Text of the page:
To control the LCD with Arduino we need to install the LiquidCrystal.h library which contains all the functions for controlling data transmission to the display. This library usually comes pre-installed in the Arduino IDE but can also be got from the Arduino community website.

Common Functions

  • LiquidCrystal(): Used for creating an LCD object and the parameters of this object should be the numbers of the digital input pins for controlling the LCD. The syntax is LiquidCrystal(RS, Enable, D4, D5, D6, D7).
  • lcd.begin(): For setting the dimensions of the LCD. The number of rows and columns are specified as lcd.begin(columns, rows). For a 16×2 LCD, you would use lcd.begin(16,2)
  • lcd.clear(): For clearing any text or data already displayed on the LCD.
  • lcd.home(): For placing the cursor in the upper left hand corner of the screen, and prints any subsequent text from that position.
  • lcd.Cursor(): This function creates a visible cursor. The cursor is a horizontal line placed below the next character to be printed to the LCD. To turn the cursor off we use the lcd.noCursor() function.
  • lcd.blink(): This function is used for displaying a blinking cursor. Use it in the void loop() section. The lcd.noBlink() functions disables the blinking cursor.
  • lcd.setCursor(): Place the cursor or any printed text at any position on the screen. This function’s syntax is lcd.setCursor(column, row) where the column and row coordinates are in the range 0 to 15 and 0 to 1 respectively.
  • lcd.print(): For printing text on the LCD. To print letters and words, place quotation marks (” “) around the text. For example, to print hello, world!, use lcd.print(“hello, world!”). To print numbers, no quotation marks are necessary. For example, to print 123456789, use lcd.print(123456789).

Code for displaying simple text on the LCD.

// Include the library:
#include <LiquidCrystal.h>
// Create an LCD object. Parameters: (RS, E, D4, D5, D6, D7):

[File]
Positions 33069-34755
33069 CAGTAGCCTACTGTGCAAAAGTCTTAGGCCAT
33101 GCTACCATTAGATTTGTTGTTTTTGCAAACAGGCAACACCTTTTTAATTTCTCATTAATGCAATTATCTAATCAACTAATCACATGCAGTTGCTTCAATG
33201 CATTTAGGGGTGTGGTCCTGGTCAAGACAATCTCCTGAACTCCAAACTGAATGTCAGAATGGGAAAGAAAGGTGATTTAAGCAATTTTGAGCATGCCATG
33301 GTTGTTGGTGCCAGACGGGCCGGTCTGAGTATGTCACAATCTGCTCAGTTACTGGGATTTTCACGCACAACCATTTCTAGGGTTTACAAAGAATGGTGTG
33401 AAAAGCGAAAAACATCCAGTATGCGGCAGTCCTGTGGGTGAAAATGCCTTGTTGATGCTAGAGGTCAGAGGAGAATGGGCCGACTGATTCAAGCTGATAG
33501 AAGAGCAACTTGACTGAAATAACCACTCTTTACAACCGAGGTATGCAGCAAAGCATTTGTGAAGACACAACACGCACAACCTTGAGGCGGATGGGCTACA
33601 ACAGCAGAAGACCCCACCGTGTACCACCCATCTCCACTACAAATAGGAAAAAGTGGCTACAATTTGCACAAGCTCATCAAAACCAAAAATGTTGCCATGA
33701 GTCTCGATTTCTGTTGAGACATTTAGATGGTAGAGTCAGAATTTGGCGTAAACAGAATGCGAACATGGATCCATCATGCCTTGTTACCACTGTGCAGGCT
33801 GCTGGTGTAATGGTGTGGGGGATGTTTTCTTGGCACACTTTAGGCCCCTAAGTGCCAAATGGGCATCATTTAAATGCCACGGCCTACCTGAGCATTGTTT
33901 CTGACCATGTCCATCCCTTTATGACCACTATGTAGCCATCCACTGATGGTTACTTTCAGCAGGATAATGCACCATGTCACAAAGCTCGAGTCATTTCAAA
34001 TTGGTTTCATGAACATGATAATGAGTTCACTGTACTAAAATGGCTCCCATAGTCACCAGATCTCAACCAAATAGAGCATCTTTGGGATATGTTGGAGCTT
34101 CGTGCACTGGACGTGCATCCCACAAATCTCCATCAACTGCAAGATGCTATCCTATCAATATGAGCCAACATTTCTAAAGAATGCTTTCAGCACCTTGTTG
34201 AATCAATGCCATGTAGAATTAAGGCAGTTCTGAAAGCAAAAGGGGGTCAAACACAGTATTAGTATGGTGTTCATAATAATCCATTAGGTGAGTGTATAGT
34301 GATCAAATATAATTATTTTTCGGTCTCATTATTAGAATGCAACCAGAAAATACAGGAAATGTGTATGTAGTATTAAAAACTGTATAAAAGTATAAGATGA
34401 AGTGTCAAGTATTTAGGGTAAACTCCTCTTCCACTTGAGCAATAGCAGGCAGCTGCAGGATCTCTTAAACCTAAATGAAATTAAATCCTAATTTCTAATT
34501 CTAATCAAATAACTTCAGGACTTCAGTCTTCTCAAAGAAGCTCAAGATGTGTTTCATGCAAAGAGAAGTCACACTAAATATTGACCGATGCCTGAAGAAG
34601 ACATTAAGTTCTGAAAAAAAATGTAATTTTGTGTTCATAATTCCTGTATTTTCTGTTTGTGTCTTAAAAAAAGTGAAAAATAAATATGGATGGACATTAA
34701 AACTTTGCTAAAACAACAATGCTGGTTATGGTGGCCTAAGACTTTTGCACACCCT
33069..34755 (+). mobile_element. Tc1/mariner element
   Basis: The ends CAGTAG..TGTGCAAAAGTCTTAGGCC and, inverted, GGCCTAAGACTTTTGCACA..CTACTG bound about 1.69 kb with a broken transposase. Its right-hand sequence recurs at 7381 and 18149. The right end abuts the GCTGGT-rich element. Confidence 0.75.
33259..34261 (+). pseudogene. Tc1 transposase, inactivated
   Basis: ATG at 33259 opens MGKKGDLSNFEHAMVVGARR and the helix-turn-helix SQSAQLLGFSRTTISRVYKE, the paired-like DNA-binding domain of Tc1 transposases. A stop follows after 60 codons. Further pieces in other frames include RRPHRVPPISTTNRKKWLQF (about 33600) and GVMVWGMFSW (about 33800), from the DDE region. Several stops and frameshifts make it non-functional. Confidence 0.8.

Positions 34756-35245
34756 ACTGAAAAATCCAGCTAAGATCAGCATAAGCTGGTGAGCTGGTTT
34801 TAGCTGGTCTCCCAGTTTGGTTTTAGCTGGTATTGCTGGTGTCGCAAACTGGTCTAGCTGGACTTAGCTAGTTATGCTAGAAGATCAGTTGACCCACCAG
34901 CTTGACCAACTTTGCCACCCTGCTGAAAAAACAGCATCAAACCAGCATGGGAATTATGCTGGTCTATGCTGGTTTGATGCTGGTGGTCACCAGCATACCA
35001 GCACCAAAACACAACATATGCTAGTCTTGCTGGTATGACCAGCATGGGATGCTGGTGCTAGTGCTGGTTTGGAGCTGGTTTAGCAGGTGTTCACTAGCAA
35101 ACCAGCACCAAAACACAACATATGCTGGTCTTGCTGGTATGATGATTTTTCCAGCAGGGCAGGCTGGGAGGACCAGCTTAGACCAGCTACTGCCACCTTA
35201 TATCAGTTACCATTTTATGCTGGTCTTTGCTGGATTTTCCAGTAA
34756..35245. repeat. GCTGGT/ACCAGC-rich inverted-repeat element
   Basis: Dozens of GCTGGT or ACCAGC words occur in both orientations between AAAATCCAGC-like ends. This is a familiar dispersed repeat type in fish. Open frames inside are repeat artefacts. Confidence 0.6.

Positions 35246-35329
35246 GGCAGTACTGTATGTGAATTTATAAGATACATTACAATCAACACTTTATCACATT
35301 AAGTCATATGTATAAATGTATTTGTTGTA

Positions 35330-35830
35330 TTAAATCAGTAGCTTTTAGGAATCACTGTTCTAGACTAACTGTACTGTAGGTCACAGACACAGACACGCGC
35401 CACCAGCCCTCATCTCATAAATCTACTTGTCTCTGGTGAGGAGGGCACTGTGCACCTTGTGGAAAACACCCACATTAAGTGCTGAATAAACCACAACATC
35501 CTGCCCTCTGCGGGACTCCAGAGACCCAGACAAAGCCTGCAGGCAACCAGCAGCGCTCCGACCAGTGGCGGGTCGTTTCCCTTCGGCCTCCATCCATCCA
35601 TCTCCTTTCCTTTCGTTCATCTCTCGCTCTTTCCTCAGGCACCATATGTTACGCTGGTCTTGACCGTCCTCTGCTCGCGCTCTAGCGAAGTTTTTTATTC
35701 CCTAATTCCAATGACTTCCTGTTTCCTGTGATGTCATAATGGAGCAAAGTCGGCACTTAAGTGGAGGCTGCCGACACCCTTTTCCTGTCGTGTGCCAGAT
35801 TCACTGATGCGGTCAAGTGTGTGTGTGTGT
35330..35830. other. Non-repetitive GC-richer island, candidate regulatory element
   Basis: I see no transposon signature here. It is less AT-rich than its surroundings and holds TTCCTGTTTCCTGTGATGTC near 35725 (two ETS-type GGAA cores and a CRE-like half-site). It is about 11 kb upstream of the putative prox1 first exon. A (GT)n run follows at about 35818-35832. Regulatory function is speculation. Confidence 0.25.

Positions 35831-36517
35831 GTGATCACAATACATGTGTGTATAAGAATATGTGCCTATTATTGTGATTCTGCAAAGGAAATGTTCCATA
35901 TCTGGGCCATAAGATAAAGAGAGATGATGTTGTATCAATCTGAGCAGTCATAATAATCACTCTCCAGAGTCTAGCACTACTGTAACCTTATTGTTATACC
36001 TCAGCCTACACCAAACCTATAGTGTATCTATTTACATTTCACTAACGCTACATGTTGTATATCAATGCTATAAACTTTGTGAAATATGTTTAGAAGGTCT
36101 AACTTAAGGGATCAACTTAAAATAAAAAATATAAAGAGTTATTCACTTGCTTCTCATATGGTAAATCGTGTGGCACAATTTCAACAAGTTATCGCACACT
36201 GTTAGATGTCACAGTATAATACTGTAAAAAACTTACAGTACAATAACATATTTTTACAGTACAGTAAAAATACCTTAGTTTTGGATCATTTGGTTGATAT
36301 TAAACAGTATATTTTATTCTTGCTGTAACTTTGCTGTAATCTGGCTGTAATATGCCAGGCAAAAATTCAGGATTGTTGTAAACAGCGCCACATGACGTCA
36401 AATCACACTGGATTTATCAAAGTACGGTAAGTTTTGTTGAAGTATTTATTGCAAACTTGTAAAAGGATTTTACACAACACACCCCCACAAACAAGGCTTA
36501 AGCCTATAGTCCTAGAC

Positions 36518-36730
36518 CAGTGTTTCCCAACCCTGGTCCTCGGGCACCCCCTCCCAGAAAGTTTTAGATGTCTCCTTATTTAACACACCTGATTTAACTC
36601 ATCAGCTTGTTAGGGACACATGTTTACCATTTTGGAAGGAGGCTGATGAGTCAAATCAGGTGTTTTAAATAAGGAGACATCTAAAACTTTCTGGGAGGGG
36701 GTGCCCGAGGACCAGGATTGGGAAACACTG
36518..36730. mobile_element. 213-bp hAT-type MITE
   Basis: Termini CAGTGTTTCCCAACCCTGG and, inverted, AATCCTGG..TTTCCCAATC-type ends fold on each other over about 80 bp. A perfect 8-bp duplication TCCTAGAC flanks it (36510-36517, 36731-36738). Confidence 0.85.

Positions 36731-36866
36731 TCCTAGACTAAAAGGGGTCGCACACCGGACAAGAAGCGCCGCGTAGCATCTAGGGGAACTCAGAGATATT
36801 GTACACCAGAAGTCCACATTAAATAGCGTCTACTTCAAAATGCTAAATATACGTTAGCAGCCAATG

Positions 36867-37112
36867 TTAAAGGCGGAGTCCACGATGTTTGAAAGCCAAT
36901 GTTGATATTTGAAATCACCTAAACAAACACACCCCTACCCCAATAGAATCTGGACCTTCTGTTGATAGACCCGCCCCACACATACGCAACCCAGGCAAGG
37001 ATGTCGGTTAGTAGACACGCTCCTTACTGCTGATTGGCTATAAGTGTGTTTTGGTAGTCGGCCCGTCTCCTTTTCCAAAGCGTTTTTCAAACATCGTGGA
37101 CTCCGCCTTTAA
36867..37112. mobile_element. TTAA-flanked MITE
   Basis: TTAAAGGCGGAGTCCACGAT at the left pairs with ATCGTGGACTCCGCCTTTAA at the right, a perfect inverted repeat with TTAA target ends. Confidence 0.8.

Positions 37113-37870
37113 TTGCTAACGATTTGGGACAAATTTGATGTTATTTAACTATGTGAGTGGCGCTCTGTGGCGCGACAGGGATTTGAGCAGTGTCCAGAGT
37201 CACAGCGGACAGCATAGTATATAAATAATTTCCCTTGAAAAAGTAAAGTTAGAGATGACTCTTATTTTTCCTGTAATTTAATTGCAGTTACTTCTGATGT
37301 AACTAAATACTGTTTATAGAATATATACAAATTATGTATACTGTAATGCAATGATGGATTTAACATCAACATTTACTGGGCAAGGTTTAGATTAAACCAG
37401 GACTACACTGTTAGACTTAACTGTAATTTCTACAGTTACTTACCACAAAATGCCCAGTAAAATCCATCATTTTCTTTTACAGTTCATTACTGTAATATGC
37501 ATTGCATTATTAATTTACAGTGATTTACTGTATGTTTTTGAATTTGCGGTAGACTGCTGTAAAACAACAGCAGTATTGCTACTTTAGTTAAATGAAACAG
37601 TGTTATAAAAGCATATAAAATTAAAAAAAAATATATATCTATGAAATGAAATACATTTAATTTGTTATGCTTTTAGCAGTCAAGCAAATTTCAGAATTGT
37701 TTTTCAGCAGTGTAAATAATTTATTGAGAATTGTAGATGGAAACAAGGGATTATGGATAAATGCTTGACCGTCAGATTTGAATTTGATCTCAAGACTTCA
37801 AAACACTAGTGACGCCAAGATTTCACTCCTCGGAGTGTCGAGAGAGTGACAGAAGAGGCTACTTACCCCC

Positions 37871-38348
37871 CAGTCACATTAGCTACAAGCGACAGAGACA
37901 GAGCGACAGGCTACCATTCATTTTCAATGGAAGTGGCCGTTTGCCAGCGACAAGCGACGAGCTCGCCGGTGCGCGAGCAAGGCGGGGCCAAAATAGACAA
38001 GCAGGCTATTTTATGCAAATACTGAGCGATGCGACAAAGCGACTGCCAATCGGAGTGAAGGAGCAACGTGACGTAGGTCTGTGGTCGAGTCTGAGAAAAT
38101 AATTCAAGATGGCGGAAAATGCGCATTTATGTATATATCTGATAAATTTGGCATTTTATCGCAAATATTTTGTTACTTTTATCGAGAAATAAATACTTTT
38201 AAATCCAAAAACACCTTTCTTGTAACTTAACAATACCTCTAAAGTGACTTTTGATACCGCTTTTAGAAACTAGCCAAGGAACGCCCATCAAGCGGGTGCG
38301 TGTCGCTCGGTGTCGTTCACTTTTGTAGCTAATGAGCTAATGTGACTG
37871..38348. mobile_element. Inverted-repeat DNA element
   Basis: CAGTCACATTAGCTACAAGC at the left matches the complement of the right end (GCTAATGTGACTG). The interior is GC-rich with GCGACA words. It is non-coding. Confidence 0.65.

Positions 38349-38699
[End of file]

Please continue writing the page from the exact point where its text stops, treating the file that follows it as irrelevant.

LiquidCrystal lcd = LiquidCrystal(2, 3, 4, 5, 6, 7);
void setup() {
  // Specify the LCD's number of columns and rows. Change to (20, 4) for a 20x4 LCD:
  lcd.begin(16, 2);
void loop() {
  // Set the cursor on the third column and the first row, counting starts at 0:
  lcd.setCursor(4, 0);
  // Print the string '16x2 LCD':
  lcd.print("16x2 LCD");
  // Set the cursor on the third column and the second row:
  lcd.setCursor(2, 1);
  // Print the string 'Hello World!':
  lcd.print("Hello World!");

Scrolling Text on the LCD using Arduino.

Sometimes there is a need to display messages with more than 16 characters on the LCD screen and in that case we need to apply some form of scrolling effect to be able to display the whole text message. The LiquidCrystal library has functions to necessitate this and these include:

  • lcd.autoscroll(): For scrolling a string of text from right to left in increments of the character count of the string
  • lcd.noAutoscroll(): This is the opposite of the lcd.autoscroll() function and is normally used before or after lcd.autoscroll() to create sequences of scrolling text or animations.
  • lcd.scrollDisplayLeft(): This function moves the text printed on the LCD to the left. It is should be followed by a delay command to control the speed of scrolling. The function will move the text 40 spaces to the left before it loops back to the first character. Text strings longer than 40 spaces will be printed to line 1 after the 40th position, while the start of the string will continue printing to line 0.
  • lcd.scrollDisplayRight(): Moves text on the LCD to the right.